At 13th Street, I spotted a snowy peak to the north that I was pretty sure was Mount Adams, jutting up between the green hills on the Washington side of the river. Just to be on the safe side, I pulled out the cell phone and called my wife in San Francisco.
“Honey, could you look up Hood River on the Internet? Got it? Which way is Mount Hood?”
(It turns out Internet map programs don’t usually show geologic features. You can locate a 20-yard alley in downtown Portland, but you can’t get it to show the location of the tallest, most iconic feature in this corner of the Pacific Northwest. She did, however, confirm that Hood River is 1,372 miles from Flagstaff, Arizona.)
Finding Mount Hood was a priority for the Corps of Discovery, too. During their epic voyage down the Columbia in fall 1805, Lewis and Clark knew that the giant stratovolcano was the first mapped feature they were likely to see since leaving Montana, and a sure sign that the Pacific was reachable. (Believe it or not, there are the equivalent of barroom brawls among historians over when Lewis and Clark actually saw the mountain—and which one saw it first. The Washington State Historical Society Web site talks about a recent study on the topic “using an interdisciplinary combination of textual analysis, computer modeling, and field observation.” Um, OK.)
Based on the angle of the hill, the position of the sun and a flipped coin, I turned south up 13th Street, a major byway between north and south Hood River. I trudged past tree-lined streets, a couple of schools and a drive- thru espresso shop, craning my neck every so often to attempt a glimpse of the mountain. Just past the hospital, I reached the crest, only to find trees and homes blocking any peek at the peak. The trek had turned into my personal Bitterroot Mountains, the range that Meriwether Lewis climbed expecting to see the Pacific, only to find row after row of jagged, snow-topped peaks filling the horizon.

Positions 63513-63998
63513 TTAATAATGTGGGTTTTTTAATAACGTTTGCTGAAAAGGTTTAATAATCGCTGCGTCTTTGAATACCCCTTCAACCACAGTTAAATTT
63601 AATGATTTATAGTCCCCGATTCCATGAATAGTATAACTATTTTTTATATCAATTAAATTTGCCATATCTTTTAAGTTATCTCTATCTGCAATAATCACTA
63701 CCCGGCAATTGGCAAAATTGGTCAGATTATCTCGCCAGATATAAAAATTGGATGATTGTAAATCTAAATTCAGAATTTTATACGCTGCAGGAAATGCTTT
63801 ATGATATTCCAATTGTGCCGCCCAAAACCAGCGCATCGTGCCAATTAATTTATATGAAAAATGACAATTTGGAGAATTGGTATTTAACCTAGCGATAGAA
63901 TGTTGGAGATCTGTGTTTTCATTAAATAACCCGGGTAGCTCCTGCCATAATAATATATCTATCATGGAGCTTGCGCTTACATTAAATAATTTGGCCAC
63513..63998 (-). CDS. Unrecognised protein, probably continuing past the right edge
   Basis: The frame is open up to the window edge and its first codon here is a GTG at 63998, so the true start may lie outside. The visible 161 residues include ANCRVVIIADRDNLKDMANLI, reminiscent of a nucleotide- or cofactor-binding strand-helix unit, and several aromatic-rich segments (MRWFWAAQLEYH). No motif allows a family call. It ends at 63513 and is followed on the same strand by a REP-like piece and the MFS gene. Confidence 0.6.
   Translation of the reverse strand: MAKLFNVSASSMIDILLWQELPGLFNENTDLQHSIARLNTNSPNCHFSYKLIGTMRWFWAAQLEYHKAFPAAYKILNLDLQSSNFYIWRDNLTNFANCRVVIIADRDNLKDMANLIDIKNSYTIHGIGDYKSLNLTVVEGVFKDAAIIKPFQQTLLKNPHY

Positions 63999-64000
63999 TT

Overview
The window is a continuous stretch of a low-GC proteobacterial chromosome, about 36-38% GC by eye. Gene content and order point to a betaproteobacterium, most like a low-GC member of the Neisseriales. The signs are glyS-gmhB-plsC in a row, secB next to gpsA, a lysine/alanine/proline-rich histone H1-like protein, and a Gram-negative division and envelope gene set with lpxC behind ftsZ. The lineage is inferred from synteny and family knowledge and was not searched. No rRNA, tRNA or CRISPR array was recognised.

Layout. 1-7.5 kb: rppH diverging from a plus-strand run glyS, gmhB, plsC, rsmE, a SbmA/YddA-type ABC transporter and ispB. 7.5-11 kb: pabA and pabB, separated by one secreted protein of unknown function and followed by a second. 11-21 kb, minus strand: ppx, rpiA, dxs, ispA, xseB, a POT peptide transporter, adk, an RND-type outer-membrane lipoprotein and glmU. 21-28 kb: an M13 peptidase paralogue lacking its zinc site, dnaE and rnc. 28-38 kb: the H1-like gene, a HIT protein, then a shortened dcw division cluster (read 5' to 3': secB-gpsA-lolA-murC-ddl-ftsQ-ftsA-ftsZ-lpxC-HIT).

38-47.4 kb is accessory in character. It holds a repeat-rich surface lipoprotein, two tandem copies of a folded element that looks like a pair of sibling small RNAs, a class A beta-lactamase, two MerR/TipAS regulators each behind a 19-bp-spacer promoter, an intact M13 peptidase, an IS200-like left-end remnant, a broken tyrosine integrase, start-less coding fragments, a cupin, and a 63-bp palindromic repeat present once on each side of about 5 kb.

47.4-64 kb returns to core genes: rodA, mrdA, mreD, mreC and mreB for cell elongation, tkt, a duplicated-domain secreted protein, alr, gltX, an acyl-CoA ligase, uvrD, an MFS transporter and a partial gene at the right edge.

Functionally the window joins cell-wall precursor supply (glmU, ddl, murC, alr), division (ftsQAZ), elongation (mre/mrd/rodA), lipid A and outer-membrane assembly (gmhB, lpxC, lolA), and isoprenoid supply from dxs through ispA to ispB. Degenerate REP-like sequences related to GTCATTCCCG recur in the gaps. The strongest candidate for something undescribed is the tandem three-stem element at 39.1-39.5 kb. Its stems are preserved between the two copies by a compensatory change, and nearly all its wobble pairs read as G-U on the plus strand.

Three blocks later, I saw it—a vertical slice of the snowy icon, framed by an insurance agency sign and Fishers’ Inn, a shuttered country restaurant.
I had expected a wall of mountain filling my view. I got a distant, albeit beautiful, peak on the horizon, about 20 miles away. I blocked my view of Mount Hood by holding up a can of Diet Coke at arm’s length. Claims I’d read that Hood River is the “Gateway to Mount Hood” made about as much sense as Antioch claiming to be the “Gateway to San Francisco.”
The photo from the guidebook had, quite obviously, been taken from a custom-made helicopter by a team of specialists in harnesses hanging from trapeze bars suspended by a web of high-tech pulleys, using something akin to the Hubble telescope.
I finally looked at the photograph credit in the guidebook, hoping to find the name and address of someone I could beat with a tire iron. In tiny letters, it said, “Photo by Oregon Dept. of Transportation.”